On Wednesday, the city announced plans to upgrade the bicycle lanes near the South Street Bridge by adding flexible delineator posts by “mid 2018.”
The existing, painted bike lanes on 27th Street between Lombard and South Streets and on South Street between the bridge and 21st Street will be repainted and have plastic divider poles installed. The move comes two weeks following the death of a cyclist who was fatally struck by a trash truck while riding in an unprotected bike lane on Spruce Street. Soon after the crash, the city restriped the faded bike lanes on Spruce and Pine Streets.
In July, the city held a public meeting to consider a six-month pilot of the protected bike lanes. The city has decided to skip the test run and simply make a permanent upgrade. But the proposal in July also considered extending the bike lane protection down Lombard Street; Lombard’s painted bike lanes will remain unprotected.
Protected bike lanes prevent automobiles from travelling or stopping in bike lanes, separating bicycle and automotive traffic more effectively than merely painted lanes. The city has 2.5 miles of protected bike lanes in its network and plans to expand that total by 30 by 2022. In comparison, there are around 200 miles of unprotected bike lanes and 2,575 miles of streets, total.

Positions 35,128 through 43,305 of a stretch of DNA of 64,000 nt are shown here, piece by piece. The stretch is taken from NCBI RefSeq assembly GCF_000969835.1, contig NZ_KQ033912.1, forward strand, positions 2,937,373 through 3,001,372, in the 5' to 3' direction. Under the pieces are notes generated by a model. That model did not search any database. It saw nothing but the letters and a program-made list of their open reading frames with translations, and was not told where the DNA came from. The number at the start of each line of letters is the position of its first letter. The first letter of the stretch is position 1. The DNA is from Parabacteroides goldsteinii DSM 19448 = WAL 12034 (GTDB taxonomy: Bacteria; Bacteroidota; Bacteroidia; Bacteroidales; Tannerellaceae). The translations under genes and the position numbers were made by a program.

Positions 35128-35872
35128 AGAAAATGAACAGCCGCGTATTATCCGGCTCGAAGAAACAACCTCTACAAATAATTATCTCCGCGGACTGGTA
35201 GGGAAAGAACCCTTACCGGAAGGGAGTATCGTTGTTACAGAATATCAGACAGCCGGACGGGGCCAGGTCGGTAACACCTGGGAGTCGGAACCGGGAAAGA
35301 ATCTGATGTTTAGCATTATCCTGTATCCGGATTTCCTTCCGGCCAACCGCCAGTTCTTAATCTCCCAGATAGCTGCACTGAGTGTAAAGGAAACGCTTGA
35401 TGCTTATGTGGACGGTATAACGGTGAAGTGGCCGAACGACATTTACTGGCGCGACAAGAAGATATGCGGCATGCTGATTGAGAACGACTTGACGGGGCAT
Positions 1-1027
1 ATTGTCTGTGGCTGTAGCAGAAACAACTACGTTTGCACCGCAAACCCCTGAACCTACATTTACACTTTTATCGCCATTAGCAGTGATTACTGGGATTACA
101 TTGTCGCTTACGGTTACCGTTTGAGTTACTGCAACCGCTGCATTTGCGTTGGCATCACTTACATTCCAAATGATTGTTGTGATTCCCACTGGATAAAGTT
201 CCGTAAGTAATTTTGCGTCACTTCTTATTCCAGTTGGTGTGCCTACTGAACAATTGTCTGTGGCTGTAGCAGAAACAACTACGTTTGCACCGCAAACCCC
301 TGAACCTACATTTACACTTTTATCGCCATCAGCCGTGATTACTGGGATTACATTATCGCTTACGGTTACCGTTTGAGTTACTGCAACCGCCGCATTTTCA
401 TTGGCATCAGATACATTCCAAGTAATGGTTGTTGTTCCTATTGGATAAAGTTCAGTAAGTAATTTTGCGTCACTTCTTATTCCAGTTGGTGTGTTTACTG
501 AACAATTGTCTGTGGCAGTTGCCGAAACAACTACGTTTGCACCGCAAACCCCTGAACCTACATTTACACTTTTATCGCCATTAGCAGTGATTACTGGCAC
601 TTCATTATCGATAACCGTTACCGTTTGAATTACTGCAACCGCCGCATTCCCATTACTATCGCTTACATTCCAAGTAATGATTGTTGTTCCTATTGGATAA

Unlike many bike infrastructure projects, this one received broad support from the local community groups. According to the city, the project is supported by South of South Neighbors Association, Center City Residents Association, and South Street West Business Association, as well as Councilmember Kenyatta Johnson, who represents the area. Local neighbors often oppose protected bike lanes, complaining that they unfairly burden them for the benefit of bicyclists who pass through, but do not live in, the neighborhood. Bike safety advocates retort that their safety should not come second to the occasional inconvenience of some neighbors, whose primary gripe stems from the removed ability to load and unload cars directly in front of their homes.
The protected bicycle lanes will be paid for out of a grant from Pennsylvania’s Department of Community and Economic Development’s Multimodal Transportation Fund. Safety advocates have criticized the city for moving slowly on using state and federal grants previously awarded to fund bicycle infrastructure upgrades.
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